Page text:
What sort of switch do I need for this electronics project?
February 24, 2020 4:57 PM   Subscribe

I am in the process of designing/building a simple DIY music controller and am trying to buy some switches from mouser or digikey but am not sure which "switch function" is the one I am looking for. I'm not quite sure how to interpret the On-(On), On-On, On-(Off), etc..., values.

My design has three switches:
A: SPDT toggle
B: SPDT momentary/pushbutton
C: SP3T slide

A should be your "normal" switch where it is creating a path between the center terminal and either the left or right terminal depending on its state. I think this is "ON - ON"?

B should function similarly to A except that it should should reset itself to its default state when not being pressed (like a keyboard key). I think this is "ON - (ON)"?

C is used to switch between 2 paths, with the center position being off. I'm not sure what switch function this would be, or if I even need SP3T switch for this. Are there SPDT switches with an "off" in the middle?

Could somebody in the know please explain which types of switches/switch functions I need?
posted by Television Name to Technology (5 answers total) 1 user marked this as a favorite
 
You have this right for A and B.

For C, you could use an SP3T and leave one pin unused, but there are also SPDT switches with a central off position. That combination would be called "On-Off-On".

This is quite a good overview of common switch types and the terminology around them.
posted by automatronic at 5:06 PM on February 24, 2020 [5 favorites]


I agree with you for A. For B I think it will say On-Mom. For C you could use either a slide switch or a selector switch (On-Off-On or Mom-Off-Mom depending if you want it to latch into place).

Also I work in the east bay (Emeryville) and have a bunch of panel mount digikey switches that I bought to see how they feel to use - if you want to drop by sometime and mash some buttons, private message me. Mine are all momentary switches of various types except the one I messed up ordering, so they might only cover use B directly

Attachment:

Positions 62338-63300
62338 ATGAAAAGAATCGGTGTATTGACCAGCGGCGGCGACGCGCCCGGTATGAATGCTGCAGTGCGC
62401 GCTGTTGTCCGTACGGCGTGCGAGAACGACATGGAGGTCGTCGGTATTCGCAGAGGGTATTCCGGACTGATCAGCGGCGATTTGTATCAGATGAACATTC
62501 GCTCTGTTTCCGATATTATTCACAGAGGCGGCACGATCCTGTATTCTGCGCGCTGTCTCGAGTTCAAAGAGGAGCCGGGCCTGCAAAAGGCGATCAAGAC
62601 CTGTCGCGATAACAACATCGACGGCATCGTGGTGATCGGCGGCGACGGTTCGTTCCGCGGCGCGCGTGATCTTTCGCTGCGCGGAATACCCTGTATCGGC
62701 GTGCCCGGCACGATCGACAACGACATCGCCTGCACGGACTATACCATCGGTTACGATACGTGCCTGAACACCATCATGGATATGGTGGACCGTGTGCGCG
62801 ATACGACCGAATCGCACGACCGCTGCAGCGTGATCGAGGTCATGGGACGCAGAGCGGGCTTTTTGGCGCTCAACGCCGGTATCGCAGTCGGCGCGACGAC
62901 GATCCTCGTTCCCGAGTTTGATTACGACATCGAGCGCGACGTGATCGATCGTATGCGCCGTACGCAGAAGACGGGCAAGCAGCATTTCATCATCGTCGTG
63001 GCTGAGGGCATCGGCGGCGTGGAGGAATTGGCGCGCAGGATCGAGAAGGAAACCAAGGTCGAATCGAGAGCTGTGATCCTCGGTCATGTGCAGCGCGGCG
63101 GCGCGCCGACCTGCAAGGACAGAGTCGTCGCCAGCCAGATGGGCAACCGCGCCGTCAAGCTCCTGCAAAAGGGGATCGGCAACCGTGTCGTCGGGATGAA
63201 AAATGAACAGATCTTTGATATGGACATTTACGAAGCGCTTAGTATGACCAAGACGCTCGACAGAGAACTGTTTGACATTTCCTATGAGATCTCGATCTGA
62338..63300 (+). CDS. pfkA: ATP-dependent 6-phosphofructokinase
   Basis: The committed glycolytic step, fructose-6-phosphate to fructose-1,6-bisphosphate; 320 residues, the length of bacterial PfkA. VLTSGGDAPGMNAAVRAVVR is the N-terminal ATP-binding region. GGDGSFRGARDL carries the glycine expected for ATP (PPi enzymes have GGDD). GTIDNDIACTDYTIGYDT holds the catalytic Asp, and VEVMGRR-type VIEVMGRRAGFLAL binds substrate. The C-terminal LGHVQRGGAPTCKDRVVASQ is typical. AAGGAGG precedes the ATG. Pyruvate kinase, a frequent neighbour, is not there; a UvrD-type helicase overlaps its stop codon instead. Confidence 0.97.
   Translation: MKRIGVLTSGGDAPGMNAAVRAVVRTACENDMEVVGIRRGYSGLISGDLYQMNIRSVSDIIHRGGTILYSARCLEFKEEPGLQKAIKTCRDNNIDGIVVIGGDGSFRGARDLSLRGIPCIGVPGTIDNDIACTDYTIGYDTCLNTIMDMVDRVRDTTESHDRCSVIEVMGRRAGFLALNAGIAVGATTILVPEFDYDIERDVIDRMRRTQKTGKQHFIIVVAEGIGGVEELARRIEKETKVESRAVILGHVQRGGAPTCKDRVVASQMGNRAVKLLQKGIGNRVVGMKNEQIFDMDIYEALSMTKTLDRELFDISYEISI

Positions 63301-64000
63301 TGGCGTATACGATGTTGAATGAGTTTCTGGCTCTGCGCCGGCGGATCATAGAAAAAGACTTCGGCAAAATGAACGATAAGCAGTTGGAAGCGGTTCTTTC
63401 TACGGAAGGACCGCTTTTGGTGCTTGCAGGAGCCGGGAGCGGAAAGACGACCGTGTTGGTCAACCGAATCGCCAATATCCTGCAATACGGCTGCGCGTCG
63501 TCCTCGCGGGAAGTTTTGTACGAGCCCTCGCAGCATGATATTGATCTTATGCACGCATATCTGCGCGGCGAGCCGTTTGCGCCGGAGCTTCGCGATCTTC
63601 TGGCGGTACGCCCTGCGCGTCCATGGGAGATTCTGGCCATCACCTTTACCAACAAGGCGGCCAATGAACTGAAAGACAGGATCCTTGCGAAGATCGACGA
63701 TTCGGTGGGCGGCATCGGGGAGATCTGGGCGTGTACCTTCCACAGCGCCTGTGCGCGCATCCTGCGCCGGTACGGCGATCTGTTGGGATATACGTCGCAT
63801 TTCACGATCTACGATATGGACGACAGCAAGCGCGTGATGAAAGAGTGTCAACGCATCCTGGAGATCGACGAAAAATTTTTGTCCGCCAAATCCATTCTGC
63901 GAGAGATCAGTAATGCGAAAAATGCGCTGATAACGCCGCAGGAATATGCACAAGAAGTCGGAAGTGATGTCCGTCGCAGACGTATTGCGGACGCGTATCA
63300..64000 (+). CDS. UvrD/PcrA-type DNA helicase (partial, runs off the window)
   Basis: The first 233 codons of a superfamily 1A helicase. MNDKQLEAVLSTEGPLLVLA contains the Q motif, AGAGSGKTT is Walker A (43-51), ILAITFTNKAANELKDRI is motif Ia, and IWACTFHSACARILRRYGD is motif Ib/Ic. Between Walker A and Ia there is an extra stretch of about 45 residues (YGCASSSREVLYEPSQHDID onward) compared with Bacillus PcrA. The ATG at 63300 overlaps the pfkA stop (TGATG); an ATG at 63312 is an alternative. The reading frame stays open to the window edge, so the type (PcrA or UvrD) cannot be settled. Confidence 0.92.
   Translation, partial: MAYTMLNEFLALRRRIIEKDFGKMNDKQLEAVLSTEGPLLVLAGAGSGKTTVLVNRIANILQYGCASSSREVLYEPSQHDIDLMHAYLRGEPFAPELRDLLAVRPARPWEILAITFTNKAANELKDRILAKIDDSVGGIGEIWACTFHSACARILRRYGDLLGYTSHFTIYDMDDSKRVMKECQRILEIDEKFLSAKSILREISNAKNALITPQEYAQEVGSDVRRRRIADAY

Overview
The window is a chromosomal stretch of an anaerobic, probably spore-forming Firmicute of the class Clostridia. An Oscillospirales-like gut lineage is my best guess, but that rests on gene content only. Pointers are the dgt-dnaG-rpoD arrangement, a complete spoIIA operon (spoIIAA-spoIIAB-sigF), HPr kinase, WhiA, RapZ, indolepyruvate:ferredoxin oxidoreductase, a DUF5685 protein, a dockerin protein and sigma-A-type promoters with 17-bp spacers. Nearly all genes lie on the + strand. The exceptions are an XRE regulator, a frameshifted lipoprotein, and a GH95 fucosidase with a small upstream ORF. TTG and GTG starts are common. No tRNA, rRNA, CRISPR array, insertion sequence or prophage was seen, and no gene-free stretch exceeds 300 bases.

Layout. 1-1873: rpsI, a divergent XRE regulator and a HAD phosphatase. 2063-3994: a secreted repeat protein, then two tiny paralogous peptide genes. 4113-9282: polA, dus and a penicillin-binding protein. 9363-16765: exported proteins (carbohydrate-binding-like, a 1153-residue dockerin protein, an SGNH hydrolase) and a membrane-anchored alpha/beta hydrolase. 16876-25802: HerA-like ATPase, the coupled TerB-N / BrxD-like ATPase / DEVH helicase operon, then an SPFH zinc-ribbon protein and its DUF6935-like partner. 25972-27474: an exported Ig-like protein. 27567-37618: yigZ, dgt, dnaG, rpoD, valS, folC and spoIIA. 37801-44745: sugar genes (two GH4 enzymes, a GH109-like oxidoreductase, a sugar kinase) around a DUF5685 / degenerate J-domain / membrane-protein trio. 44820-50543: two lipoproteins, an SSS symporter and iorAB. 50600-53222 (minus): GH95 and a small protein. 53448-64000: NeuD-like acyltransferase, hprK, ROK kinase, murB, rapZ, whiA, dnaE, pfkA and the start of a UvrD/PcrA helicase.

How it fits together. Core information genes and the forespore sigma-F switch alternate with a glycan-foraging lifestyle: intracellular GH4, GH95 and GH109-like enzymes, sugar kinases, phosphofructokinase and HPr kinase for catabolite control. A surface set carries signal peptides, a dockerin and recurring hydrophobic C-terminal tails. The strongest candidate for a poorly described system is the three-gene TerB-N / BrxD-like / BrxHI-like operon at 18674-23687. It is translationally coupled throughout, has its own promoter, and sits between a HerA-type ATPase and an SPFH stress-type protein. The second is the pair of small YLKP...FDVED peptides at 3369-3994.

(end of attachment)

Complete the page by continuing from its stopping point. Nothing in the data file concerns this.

posted by aubilenon at 5:09 PM on February 24, 2020


One thing to keep in mind is single throw momentary pushbuttons are "normally on" or "normally off". Some are double throw that can function either way. Just make sure you get one that will function as you expect.
posted by 2N2222 at 6:19 PM on February 24, 2020


I don't know if it matters in my case. The button and toggle are for muting and unmuting a signal. My plan is to wire the toggle and button terminals together so the the button can act as a momentary mute/unmute depending on the toggle's state.
posted by Television Name at 7:52 PM on February 24, 2020


I don't know your circuit, but "normally on" or "normally off" momentary pushbutton may matter. If it's directly opening and closing the audio path, a normally-on will cut(mute) the audio signal when pressed. If the audio is being shorted to ground, a normally-off switch will short the signal to ground (mute) when pressed. If the momentary switch is being used to control a VCA or digital control/microprocessor, it really depends on the design/programming.
posted by 2N2222 at 5:12 AM on February 25, 2020


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